Television and Its Viewers

What Social Science Sees

by George A. Comstock


Download eBook for Free

FormatFile SizeNotes
PDF file 1.2 MB

Use Adobe Acrobat Reader version 10 or higher for the best experience.


Purchase Print Copy

 FormatList Price Price
Add to Cart Paperback26 pages $20.00 $16.00 20% Web Discount

In the past 25 years there has accumulated a sizable scientific literature on television. This paper focuses on four themes: (1) The role of TV in behavior modification: There is evidence that TV can contribute to both voluntary and involuntary behavior modification. (2) The influence of TV on the way people spend their time: A UNESCO investigation of large samples from 15 industrialized cities found that set owners spend about an hour a day more in time devoted to television, and about 13 percent less time sleeping. (3) The contribution of TV to politics: Television has altered the organization of campaigns so that TV access is a major thrust, and it has increased the public's vicarious participation in politics. (4) Television and the public: The relationship between the public and TV is one of love-hate, the public accepting the faults as a fair price for the pleasures, and acclaiming it the major source of news, yet not fully paying attention.

This report is part of the RAND Corporation Paper series. The paper was a product of the RAND Corporation from 1948 to 2003 that captured speeches, memorials, and derivative research, usually prepared on authors' own time and meant to be the scholarly or scientific contribution of individual authors to their professional fields. Papers were less formal than reports and did not require rigorous peer review.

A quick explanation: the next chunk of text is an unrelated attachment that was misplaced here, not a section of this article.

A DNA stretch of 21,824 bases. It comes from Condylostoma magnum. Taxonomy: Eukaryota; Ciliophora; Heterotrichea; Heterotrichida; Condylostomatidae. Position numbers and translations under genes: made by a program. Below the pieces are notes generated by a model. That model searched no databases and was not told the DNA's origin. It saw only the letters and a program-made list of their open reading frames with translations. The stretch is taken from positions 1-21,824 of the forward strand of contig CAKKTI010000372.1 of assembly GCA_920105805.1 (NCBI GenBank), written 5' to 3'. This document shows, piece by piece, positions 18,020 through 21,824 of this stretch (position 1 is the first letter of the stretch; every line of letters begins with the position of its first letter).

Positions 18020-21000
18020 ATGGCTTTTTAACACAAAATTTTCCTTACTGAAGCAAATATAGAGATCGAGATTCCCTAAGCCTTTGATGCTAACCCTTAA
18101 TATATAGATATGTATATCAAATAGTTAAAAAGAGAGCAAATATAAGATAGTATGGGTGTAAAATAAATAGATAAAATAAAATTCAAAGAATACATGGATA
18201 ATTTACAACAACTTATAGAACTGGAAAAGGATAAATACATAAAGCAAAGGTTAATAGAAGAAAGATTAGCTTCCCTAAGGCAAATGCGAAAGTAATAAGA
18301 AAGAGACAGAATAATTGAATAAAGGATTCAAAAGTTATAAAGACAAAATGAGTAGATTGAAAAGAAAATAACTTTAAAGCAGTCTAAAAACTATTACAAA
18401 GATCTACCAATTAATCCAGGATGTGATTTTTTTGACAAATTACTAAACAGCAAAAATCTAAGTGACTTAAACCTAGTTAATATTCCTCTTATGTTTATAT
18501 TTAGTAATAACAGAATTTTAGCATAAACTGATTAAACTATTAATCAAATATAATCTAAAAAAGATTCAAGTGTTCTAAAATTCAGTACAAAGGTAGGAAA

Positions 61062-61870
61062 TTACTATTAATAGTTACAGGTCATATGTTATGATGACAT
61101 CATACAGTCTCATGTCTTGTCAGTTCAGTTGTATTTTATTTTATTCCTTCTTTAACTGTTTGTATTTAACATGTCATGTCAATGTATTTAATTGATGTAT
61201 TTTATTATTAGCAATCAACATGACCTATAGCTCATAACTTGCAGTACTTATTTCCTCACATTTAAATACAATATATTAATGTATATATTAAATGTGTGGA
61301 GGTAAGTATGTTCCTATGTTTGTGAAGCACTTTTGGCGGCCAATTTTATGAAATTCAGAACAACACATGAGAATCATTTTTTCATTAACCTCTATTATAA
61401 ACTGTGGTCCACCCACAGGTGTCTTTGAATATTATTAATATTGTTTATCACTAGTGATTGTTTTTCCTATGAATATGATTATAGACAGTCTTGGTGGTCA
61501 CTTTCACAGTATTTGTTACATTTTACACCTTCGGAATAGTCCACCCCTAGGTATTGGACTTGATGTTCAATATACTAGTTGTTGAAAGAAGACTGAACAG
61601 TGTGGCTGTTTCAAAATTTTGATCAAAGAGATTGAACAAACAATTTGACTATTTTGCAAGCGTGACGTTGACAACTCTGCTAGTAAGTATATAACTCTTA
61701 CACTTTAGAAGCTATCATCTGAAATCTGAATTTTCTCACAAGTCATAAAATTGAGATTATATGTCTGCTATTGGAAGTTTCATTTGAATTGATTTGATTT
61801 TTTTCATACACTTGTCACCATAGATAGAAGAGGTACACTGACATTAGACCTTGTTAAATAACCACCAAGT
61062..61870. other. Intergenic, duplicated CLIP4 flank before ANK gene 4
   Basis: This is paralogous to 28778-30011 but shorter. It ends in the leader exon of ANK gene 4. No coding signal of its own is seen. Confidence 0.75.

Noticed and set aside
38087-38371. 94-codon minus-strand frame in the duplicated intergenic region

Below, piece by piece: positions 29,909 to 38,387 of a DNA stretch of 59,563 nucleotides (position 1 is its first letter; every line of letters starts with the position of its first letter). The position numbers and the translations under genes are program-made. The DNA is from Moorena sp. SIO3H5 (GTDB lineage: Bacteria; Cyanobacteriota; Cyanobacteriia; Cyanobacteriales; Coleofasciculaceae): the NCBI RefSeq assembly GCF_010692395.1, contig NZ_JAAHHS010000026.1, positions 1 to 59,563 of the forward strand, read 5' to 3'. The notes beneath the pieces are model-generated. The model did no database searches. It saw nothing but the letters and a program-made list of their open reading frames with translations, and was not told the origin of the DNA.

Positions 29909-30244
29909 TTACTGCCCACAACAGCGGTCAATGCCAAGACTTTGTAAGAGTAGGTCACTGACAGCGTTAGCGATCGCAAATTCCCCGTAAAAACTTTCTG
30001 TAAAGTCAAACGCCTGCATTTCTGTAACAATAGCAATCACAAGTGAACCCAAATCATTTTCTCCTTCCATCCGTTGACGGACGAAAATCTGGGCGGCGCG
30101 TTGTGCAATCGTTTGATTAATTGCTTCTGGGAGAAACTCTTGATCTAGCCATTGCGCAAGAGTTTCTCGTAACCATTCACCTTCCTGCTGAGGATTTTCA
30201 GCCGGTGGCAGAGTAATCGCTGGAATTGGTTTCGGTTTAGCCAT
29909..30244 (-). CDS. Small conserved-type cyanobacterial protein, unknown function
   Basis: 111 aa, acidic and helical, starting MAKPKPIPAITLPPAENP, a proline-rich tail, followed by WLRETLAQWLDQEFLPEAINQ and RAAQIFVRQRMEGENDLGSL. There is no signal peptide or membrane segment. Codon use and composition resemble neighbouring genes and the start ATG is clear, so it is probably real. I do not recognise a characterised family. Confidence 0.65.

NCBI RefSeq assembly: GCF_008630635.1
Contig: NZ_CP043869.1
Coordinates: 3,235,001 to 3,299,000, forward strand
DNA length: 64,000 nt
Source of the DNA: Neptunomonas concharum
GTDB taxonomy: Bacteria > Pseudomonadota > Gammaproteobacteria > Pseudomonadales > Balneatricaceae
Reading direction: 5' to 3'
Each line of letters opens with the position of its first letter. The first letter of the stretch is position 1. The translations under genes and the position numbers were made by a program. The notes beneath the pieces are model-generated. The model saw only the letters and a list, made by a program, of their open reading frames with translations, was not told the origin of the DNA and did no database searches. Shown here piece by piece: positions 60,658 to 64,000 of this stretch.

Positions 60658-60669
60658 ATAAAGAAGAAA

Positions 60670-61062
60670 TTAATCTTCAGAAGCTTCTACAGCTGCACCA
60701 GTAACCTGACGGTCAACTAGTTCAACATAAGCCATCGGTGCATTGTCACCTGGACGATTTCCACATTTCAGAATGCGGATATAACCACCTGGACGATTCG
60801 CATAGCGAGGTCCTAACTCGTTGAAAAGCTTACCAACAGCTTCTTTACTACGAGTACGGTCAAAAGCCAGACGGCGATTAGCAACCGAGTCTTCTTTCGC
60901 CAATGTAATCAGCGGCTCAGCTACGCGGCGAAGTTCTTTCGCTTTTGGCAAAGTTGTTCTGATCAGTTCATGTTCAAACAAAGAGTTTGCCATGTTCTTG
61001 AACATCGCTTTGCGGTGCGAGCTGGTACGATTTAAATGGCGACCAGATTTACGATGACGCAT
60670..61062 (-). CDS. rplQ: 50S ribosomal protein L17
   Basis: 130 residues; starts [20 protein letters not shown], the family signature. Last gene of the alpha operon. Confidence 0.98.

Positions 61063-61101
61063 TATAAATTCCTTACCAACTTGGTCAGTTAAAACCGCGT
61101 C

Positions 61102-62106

This document and trademark(s) contained herein are protected by law. This representation of RAND intellectual property is provided for noncommercial use only. Unauthorized posting of this publication online is prohibited; linking directly to this product page is encouraged. Permission is required from RAND to reproduce, or reuse in another form, any of its research documents for commercial purposes. For information on reprint and reuse permissions, please visit

The RAND Corporation is a nonprofit institution that helps improve policy and decisionmaking through research and analysis. RAND's publications do not necessarily reflect the opinions of its research clients and sponsors.